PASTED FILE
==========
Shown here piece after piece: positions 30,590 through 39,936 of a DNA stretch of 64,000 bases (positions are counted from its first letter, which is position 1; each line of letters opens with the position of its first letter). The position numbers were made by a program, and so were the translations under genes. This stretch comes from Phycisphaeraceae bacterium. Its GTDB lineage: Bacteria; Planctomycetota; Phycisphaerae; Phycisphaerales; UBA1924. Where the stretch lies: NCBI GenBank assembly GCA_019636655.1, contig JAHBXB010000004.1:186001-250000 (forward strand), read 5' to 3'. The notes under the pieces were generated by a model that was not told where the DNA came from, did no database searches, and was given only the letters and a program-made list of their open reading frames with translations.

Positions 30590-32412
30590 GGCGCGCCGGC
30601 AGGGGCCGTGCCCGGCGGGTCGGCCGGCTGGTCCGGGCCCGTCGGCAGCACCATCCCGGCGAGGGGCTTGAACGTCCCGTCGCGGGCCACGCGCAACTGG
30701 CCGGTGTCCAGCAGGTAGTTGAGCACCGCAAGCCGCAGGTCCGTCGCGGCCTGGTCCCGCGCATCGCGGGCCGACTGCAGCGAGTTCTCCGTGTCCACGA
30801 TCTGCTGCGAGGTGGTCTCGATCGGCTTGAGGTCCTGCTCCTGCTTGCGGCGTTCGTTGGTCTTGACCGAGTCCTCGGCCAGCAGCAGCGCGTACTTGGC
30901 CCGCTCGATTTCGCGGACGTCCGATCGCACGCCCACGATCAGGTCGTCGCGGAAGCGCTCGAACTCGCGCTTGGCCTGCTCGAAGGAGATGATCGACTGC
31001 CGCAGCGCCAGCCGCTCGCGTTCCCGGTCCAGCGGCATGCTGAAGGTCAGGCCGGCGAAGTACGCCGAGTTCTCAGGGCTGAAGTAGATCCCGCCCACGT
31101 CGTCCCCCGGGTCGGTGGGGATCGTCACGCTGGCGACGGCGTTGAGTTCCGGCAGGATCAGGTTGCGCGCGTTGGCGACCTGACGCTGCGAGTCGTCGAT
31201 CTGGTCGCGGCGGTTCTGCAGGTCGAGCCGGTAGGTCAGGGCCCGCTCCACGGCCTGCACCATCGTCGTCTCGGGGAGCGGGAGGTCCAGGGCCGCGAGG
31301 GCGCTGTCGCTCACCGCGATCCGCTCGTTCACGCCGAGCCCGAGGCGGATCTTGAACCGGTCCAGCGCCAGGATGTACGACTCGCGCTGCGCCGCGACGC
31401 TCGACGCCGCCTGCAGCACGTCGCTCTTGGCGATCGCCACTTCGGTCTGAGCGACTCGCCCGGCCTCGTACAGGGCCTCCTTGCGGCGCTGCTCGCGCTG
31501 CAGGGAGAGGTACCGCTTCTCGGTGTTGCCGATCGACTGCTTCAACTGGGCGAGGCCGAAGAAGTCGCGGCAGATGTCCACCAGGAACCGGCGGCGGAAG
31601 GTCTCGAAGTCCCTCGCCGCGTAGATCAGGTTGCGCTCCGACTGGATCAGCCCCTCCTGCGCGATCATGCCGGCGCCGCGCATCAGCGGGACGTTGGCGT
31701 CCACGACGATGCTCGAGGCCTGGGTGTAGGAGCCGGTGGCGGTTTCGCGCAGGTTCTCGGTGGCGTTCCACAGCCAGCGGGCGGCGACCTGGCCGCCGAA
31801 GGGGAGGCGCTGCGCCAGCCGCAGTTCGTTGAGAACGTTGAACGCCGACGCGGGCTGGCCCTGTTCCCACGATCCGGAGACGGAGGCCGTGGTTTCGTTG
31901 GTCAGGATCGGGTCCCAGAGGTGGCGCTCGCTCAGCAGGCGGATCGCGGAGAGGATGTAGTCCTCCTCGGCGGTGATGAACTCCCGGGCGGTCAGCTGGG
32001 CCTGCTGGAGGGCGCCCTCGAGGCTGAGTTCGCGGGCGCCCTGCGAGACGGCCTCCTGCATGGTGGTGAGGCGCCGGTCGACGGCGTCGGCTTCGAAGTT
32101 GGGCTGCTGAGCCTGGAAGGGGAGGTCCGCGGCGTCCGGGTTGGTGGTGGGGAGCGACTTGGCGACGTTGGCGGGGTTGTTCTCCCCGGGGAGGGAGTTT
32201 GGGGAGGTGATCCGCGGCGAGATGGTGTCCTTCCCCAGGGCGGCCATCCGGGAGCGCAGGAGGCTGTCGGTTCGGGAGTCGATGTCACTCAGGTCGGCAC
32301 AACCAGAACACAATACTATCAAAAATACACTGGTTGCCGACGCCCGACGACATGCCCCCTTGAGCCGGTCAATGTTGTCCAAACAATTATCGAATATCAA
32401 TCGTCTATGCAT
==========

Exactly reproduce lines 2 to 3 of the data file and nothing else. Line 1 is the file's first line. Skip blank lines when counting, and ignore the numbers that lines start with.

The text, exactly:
Positions 30590-32412
30590 GGCGCGCCGGC